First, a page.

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November 10, 2011 / Danii Oliver

Adobe is More Aggressively Contributing to HTML5

Adobe is More Aggressively Contributing to HTML5 with Flash as the blueprint and still the dominant creation environment.

Flash is not going anywhere!

People, please STOP reaching just so that your blog can make it to twitter’s retweet stream. Adobe has simply released news that they will actively be innovating HTML5 with Flash as the blueprint. Flash will still be available from mobile devices as native apps, on mobile browsers and on desktops. What adobe has simply stated is that because HTML5 is now widely compatible with all mobile browsers it makes sense for the them to stop optimizing Flash for “mobile BROWSERS” and focus more on what makes sense for the platform.

This is very important to note because too many times over that last two years people have been stabbing at Flash like it’s not the godfather of interactivity and rich content on the web. Why do you all hate Flash so much? HTML 5 is great now lets use it where it is fitting.

HTML5 is not a stand alone.

It still requires CSS and at times Javascript to make it go much like Flash needs Actionscript and the timeline. The Mobile web is still slow and thus load times for rich content can be heavy. Since broadband and 3G we are now all spoiled and don’t want to wait for content so it makes sense to have a light faster load for mobile content. That does not mean that Flash gets thrown under the bus. We still have desktops and laptops which we sit at for hours working play and being entertained Flash will always have a place there. Besides mobile web connectivity and speeds will increase with time. People seem to forget that ten years ago we had dial-up and flash was all the rich content we had and we were happy for it. Many of us had no problem getting coffee, peeing and making dinner while we waited for aol to open up and now we have hotspots.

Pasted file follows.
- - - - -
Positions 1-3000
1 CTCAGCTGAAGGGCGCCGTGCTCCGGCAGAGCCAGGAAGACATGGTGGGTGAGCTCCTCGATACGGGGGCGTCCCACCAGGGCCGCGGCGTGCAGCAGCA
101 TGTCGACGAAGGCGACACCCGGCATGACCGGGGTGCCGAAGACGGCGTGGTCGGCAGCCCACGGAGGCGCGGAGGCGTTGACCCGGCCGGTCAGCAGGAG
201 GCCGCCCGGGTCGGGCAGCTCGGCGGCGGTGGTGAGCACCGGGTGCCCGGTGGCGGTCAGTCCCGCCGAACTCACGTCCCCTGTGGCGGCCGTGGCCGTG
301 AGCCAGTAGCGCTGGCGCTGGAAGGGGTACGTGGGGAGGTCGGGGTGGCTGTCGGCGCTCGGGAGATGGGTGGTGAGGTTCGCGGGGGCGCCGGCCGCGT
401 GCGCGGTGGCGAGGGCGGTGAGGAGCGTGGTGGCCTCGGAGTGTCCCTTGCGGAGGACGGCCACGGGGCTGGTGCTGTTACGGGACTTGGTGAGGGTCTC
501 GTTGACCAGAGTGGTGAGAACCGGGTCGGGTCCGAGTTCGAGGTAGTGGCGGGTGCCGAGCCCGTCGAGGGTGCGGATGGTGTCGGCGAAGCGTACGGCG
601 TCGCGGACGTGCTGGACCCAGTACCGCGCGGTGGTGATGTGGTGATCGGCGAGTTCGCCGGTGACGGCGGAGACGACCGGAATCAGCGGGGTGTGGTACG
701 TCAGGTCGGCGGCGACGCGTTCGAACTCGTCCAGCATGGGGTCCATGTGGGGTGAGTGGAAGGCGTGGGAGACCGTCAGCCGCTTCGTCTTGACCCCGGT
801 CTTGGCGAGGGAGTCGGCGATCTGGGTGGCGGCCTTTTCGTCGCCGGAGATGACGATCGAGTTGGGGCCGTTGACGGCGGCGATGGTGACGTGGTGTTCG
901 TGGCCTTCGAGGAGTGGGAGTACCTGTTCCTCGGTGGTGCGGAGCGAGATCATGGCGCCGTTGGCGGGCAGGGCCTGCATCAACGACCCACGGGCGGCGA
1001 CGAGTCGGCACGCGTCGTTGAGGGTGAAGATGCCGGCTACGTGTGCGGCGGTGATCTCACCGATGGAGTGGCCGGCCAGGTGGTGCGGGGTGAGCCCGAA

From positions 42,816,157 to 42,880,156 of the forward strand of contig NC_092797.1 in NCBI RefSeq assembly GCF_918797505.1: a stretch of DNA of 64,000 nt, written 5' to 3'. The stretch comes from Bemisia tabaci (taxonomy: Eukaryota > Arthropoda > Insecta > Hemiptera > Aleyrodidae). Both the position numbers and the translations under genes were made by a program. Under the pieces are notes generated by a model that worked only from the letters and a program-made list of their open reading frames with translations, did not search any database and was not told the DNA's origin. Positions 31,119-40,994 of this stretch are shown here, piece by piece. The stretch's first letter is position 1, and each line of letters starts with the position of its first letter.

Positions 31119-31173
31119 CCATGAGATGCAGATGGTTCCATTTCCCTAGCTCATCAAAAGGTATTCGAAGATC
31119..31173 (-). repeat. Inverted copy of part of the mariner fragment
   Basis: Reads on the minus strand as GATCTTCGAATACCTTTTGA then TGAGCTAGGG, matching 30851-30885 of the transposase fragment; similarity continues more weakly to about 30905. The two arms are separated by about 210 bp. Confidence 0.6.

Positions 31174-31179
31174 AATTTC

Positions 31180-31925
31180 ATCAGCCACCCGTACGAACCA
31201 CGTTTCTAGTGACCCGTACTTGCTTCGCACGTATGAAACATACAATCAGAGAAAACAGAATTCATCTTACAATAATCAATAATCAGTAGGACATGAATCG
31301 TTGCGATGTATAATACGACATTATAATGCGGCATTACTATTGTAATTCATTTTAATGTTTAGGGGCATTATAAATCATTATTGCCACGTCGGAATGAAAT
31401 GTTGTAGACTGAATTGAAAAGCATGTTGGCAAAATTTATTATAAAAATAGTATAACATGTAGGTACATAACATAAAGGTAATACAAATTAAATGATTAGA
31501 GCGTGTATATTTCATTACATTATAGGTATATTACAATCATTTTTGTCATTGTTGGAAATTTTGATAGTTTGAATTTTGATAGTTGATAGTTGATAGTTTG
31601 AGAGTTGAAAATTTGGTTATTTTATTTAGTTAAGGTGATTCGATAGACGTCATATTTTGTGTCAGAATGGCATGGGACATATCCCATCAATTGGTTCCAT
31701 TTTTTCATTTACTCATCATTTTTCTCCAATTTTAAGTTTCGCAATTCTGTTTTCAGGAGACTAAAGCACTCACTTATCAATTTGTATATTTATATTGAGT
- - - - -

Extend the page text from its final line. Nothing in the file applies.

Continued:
Stop trying to kill Flash and appreciate it for what it is, has been and where it is going!

Alejandro de la Garza had this to say yesterday

in response to an ill concived article by Kara Swisher*…

Actually, there seems to be plenty of confusion between flash player and Flash the creative software package. Flash the player is actually a free plugin that can be downloaded to any browser that supports it. Killing of the player seems to make people think that it is the end for flash..when in fact it is not. HTML5 is merely a markup language for embedding content for the web. Instead of requiring the use of the free plugin to play flash files, HTML5 introduces its own player which will do the job. Interestingly enough, people forget that the content will still be produced using Flash the software package and has to merely be exported in a native format used by HTML5 which is what is being worked on. But the software package to produce interactive content will continue to be Flash. This is because there is no other competitor that offers a robust environment for artists and designers to build interactive worlds as one can using Flash. Macromedia was the only closest competitor around and was aquired by Adobe a few years back. Oh not to mention that social gaming (another keyword that Wall Street loves) companies like Zynga depend heavily on Flash to create the content in their games. Oh did I forget that many cartoons are also created using this software package? So was Steve Jobs correct? Hardly ….until another software package with the content creation capabilities of Flash surfaces, it will still be the dominant player. Just because a free plugin is being scrapped does not mean that Flash content is dissappearing. It is just a change in the delivery container…not the content itself.
This move to enable developers and creative professionals the ability to export their content in an HTML5 friendly codec, container, etc only guarantees that Adobe technologies will remain the key components for interactivity on the web.

[ED.]Kara Swisher has an ethics code which she truly wants to follow as she cared about her reputation. However Kara has released misleading information on a respected network that sums up to yellow journalism. I implore Kara to make corrections to her article as Flash is not being killed by Adobe!


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